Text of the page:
As long as this is understood and framed accordingly, there is no problem with the data Kanazawa reports.  What they show is that because Black faces and bodies don't fit mainstream White standards of physical attractiveness, both respondents and interviewers show an anti-Black bias.  Unfortunately, Kanazawa fails to consider either sample bias or socializing effects. Even if he believes, as he apparently does, that human behavior is entirely "evolutionary", good science requires a careful analysis of sample bias and an explicit discussion regarding the study's generalizability.  Without this kind of methodological analysis, Kanazawa's entire premise -- that there is such a thing as a single objective standard of attractiveness -- is fatally (and tragically) flawed.

It is worth noting that Kanazawa repeats this same flaw of omission when he explains that the attractiveness results are not due to race group differences in intelligence, as though there are no scholarly critiques of IQ measures in general and their racial bias in particular.

These are not trivial omisisions. They are the necessary context that gives readers the information they need to draw their own conclusions.

Those who have been following the story will know that Kanazawa's original PT post sparked an outrage on Twitter.  I was part of the outraged. I think it was well deserved.  At the same time, as both a blogger and a scientist, I don't want the content of either my research or my writing to be decided by popular vote. I value academic freedom, as well as my freedom of speech, and would never advocate for the restriction of either. The editors of Psychology Today removed Kanazawa's post, and they were right to do so, not because Kanazawa voiced an unpopular opinion, but because he failed to support his unpopular opinion with sufficient evidence and provide it with the necessary context.

Was Kanazawa held up to a higher standard that other bloggers? Was this post singled out for special treatment?  These are questions that only the editors can answer, but I'd guess that this post was, in fact, singled out, and deservedly so!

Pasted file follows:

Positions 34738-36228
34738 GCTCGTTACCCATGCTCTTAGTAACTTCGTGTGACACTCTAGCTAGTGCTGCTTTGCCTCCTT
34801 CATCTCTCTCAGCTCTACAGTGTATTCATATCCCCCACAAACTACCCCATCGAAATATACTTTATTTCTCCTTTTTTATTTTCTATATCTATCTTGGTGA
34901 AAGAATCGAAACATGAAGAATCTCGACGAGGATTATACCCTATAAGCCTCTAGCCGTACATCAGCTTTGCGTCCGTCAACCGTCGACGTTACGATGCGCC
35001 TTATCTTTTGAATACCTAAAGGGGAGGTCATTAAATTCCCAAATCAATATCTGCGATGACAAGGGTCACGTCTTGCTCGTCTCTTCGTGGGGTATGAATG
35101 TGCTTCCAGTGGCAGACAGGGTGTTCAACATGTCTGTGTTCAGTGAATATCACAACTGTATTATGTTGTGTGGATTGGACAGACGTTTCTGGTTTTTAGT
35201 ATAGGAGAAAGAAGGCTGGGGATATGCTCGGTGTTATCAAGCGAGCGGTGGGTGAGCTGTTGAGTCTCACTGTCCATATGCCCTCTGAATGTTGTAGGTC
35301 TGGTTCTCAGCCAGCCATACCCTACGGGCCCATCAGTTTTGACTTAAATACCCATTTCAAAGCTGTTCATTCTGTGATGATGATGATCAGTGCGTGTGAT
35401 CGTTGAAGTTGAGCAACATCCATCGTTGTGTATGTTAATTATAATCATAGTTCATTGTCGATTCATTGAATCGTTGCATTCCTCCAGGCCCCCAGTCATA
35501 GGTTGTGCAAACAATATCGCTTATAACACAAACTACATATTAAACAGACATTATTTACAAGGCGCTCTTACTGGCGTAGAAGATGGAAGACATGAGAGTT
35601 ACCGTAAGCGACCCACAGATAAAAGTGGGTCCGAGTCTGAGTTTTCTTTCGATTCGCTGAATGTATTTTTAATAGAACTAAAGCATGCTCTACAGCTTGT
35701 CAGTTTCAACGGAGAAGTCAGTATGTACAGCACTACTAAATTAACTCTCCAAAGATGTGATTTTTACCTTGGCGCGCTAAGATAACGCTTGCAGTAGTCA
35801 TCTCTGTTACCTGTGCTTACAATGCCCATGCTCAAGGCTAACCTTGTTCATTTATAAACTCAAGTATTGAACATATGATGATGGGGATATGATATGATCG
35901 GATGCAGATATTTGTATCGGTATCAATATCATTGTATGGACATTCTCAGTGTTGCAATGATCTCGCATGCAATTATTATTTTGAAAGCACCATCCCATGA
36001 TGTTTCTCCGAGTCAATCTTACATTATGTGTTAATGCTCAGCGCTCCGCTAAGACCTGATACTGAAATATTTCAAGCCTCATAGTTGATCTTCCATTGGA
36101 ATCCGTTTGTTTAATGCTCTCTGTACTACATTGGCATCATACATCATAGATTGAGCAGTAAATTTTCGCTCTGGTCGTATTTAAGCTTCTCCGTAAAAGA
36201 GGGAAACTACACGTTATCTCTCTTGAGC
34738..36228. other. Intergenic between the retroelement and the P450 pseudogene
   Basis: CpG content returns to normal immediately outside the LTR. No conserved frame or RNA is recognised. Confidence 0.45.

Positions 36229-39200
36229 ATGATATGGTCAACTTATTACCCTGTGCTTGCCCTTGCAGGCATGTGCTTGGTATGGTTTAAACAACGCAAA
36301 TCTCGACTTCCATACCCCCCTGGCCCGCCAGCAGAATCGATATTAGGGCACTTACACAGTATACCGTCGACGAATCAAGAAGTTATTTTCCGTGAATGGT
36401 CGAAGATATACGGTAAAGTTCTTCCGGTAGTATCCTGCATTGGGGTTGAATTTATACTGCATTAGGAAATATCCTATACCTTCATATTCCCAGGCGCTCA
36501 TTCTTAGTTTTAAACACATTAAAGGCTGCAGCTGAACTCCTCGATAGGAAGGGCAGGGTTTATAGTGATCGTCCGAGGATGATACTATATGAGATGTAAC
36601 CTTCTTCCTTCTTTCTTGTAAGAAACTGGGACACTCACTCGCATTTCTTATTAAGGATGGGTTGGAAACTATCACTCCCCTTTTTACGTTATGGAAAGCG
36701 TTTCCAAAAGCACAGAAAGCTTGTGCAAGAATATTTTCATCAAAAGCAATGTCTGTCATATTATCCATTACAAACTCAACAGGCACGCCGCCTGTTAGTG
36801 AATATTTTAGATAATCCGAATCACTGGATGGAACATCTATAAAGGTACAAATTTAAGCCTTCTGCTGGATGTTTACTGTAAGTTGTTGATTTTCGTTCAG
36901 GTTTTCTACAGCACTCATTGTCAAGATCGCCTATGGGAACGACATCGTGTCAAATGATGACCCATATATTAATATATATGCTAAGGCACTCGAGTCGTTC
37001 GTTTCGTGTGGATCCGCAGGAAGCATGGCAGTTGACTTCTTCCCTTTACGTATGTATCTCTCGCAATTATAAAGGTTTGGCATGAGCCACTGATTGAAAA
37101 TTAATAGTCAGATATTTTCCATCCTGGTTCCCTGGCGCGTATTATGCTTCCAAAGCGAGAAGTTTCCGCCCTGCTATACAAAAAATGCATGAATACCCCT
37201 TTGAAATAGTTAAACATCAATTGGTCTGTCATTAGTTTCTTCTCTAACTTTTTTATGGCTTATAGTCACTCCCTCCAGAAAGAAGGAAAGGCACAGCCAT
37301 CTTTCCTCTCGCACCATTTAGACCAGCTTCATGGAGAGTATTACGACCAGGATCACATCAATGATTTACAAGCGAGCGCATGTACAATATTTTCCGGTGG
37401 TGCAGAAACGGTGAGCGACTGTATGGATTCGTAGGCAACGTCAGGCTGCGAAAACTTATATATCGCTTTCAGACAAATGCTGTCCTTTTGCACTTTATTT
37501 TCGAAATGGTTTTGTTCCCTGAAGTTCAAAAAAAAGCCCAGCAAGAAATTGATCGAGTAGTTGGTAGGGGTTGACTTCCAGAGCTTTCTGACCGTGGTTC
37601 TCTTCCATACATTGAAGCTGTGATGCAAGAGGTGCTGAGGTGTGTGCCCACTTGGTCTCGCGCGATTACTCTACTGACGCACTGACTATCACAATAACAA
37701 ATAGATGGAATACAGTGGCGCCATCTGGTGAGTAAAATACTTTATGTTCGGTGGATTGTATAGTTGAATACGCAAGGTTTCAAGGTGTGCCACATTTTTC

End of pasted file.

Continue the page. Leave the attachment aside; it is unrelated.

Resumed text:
Extraordinary claims (especially those that hurt and damage marginalized groups) require extraordinary evidence and editorial oversight.  This isn't censorship -- no one is disputing Kanazawa's right to publish this on his own site -- It's socially responsible publishing and editing and I'm proud to write for a publication that recognizes this.


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Creative Commons License  This work is licensed under a Creative Commons Attribution-NoDerivs 3.0 Unported License.

Authors Bio:

Mikhail Lyubansky, Ph.D., is a member of the teaching faculty in the Department of Psychology at the University of Illinois, Urbana-Champaign, where he teaches Psychology of Race and Ethnicity, Theories of Psychotherapy, and a graduate-level restorative justice practicum based at a youth detention center. An autobiographical essay of Mikhail's interests in race relations and basketball is available here.

Since 2009, Mikhail has been learning, facilitating, evaluating, and supporting others in the U.S. in learning about Restorative Circles, a restorative practice developed in Brazil by Dominic Barter and his associates. In addition to conflict and restorative practices, Mikhail also has a long-standing interest (going back about 20 years) in race and racial dynamics and regularly explores these themes in his Psychology Today blog Between the Lines., as well as in contributions to a variety of anthologies on popular culture, ranging from Harry Potter to vampires to superheroes. In addition to OpEdNews, Mikhail's commentary has also appeared in a many other online publications, including Buzzflash, Jewcy, Colors, Race-Talk, Truthout, Tikkun, Alternet and The Huffington Post, and he has been a guest on a variety of radio programs, including Illinois Public Media and Wisconsin Public Radio.

Mikhail's academic work includes several book chapters and more than a dozen articles in peer-reviewed journals on topics such as racial identity, undocumented immigration, and restorative justice. Mikhail also recently co-edited an academic textbook: Toward a Socially Responsible Psychology for a Global Age and, in 2006, co-authored a book on the Russian-Jewish diaspora: Building a diaspora: Russian Jews in Israel, Germany, and the United States.

Born in Kiev, Mikhail immigrated with his family to the United States as a child in 1977. He currently lives in Urbana, IL with his wife and two children.

All material on this site published under his byline remains the property of Mikhail Lyubansky, copyright 2008, 2009, 2010, 2011, 2012, 2013, 2014. Permission is granted to repost and distribute, with proper attribution.